Chico author takes readers on journey of reflection | The Biblio File
In a series of novels, starting with “Venice Beach” in 2015, Chico writer Emily Gallo (emilygallo.com) has charted the lives of a group of unlikely friends. In her latest, “Bardo” ($12.95 in paperback, independently published; also for Amazon Kindle), the focus is on Luther Banks, a forty-something Black man living in Garberville on guitarist Dutch Bogart’s pot farm.
Others are there, too: “Two of the men, one Black and one White, were quite old, maybe in their late eighties. … The three women all looked like they were in their twenties or thirties.”
Luther falls under suspicion when a body is found nearby. He had spent 20 years in San Quentin on a murder charge; though he had been exonerated through the work of the Innocence Project, the prison sentence was still in the records.
Rather than remain on the farm and face harassment as a Black ex-con, Luther heads for the Bay Area, meeting with his friend Jed Gibbons, “a tall, sinewy African-American” and a survivor of the Jonestown massacre in Guyana, who is now the caretaker of the famous San Francisco Columbarium (where Luther’s mother has a niche).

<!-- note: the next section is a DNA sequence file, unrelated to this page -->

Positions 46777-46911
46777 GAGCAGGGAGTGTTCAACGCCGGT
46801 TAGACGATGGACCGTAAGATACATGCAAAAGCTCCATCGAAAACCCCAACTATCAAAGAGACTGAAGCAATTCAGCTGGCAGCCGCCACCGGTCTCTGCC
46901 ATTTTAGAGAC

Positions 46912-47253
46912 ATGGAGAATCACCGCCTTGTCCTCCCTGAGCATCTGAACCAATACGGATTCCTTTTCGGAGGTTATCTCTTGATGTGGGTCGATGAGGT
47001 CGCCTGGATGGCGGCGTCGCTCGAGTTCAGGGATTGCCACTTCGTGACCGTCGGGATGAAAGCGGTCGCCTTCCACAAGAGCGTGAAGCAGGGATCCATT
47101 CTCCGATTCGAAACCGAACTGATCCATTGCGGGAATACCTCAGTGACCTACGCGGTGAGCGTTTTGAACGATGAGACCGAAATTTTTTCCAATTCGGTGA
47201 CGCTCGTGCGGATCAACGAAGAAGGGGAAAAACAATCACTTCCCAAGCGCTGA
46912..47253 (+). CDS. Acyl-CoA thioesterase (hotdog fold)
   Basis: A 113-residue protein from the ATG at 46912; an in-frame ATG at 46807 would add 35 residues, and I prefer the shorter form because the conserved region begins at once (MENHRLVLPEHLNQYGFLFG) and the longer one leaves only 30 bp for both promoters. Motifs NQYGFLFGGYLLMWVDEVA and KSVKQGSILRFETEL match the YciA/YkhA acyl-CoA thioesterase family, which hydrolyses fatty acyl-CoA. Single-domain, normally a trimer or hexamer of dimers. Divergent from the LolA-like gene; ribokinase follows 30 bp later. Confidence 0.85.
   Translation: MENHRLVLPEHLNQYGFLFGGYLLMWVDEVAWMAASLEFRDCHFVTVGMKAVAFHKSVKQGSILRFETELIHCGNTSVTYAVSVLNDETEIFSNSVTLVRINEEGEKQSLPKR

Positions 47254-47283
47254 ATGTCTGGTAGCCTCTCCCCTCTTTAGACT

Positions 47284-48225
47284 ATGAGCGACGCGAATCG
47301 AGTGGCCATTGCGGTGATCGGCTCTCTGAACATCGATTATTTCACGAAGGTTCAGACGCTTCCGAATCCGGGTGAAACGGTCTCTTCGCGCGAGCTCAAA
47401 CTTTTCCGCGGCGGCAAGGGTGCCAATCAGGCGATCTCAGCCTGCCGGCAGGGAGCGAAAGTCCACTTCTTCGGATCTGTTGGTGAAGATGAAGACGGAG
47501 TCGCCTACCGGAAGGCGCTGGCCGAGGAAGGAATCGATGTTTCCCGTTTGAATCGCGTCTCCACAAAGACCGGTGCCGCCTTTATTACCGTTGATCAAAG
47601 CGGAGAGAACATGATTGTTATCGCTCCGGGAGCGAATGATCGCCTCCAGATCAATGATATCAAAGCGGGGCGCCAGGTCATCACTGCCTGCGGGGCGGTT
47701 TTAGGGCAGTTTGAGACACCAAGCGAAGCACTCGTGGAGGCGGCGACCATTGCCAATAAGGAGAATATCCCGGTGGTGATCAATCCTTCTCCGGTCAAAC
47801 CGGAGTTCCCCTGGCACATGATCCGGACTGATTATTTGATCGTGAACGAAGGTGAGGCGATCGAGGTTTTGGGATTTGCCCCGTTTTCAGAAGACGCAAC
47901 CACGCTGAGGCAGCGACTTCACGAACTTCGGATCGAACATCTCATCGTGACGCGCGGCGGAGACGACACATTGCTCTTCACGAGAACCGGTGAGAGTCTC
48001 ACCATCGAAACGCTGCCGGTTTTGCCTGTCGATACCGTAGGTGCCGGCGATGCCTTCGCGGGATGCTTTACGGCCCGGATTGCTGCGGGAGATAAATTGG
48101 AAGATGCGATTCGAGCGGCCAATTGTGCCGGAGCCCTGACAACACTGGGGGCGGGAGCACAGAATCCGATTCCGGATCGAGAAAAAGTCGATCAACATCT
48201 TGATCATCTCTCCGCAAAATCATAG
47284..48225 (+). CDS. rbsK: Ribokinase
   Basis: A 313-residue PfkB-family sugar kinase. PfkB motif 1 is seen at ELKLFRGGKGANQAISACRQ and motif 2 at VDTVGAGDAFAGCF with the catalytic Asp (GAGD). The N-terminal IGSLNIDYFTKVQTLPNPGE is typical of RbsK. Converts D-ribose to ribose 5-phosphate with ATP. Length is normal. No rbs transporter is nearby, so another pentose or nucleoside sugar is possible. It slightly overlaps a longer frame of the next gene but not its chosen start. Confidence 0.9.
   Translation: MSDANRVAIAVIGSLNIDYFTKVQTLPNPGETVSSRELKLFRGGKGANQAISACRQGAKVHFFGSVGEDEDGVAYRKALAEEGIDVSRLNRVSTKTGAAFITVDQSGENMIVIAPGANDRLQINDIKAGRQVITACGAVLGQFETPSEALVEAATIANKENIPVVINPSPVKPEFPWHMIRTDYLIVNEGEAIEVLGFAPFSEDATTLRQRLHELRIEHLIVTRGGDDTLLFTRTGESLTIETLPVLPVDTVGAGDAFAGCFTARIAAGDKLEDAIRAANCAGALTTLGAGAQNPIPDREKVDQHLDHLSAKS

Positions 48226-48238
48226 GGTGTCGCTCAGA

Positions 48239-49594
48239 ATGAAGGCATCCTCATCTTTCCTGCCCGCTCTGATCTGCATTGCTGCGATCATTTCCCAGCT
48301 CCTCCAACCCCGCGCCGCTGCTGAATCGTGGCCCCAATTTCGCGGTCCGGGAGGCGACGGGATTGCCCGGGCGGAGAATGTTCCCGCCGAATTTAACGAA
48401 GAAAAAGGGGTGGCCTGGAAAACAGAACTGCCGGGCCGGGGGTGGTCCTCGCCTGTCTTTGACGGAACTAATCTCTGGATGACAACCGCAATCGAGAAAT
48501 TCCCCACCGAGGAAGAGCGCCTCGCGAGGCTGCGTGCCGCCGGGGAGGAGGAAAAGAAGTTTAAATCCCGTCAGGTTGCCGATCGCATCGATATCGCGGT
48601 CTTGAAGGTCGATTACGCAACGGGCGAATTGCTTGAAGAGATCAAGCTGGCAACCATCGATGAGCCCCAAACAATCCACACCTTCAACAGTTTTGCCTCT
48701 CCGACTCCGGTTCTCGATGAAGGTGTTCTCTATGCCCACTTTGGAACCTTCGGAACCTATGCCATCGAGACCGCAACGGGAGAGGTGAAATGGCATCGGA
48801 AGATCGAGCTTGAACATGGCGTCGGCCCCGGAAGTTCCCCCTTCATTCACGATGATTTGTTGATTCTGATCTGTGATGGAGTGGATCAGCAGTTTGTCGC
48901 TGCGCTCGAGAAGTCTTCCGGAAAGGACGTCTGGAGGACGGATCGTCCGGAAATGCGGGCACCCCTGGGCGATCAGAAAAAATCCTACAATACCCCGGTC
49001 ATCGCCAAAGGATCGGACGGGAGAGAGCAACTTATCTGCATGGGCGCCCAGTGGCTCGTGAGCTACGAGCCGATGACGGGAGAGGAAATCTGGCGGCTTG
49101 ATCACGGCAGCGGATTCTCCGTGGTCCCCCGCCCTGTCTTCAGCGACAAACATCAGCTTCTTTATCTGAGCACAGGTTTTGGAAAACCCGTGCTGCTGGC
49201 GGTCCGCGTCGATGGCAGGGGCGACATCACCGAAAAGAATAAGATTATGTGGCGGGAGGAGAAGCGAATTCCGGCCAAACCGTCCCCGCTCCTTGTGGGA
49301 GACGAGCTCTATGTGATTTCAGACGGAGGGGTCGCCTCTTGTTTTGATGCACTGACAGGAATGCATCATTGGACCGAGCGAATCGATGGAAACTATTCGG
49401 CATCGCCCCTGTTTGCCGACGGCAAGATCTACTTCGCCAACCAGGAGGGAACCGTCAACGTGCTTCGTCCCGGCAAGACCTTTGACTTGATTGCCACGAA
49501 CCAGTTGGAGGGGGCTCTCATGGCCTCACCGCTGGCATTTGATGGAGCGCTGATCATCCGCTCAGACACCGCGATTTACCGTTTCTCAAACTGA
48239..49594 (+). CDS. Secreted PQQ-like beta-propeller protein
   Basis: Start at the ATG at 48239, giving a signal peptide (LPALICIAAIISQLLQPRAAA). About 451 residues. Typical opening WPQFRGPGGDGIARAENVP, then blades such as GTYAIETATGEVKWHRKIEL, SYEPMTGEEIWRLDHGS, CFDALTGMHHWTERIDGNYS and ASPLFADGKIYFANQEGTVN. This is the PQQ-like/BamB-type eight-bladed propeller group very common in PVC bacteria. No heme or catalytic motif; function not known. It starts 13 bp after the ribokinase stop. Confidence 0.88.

Jed connects Luther with former best-selling writer Finn McGee (Gallo’s protagonist in “Venice Beach”) in New York. McGee is old, curmudgeonly and sarcastic, the perfect guide for Luther, naive in the ways of modern life (including the stiff drinks favored by McGee).
Luther doesn’t know what to do with his life, and Finn introduces him to the idea of “bardo” — “a Buddhist term,” Finn says, “for those times like what you’re dealing with, when the normal sense of the continuity of your life is interrupted.” (Or, as Dutch would put it later, “The state of existence intermediate between two lives on earth. … They’d take away my hippie credentials if I forgot!”)
What better way to navigate Luther’s “in between time” than a road trip? With the help of a newly-purchased ’83 Chrysler LeBaron Town and Country convertible, and the companionship of a stray cat they name Bardo, Luther and Finn head back to California.
A growing sense of calling, and a welcome surprise at the end, bring Luther great joy, and the reader as well.
Dan Barnett teaches philosophy at Butte College. Send review requests to dbarn[email protected]. Columns archived at https://barnetto.substack.com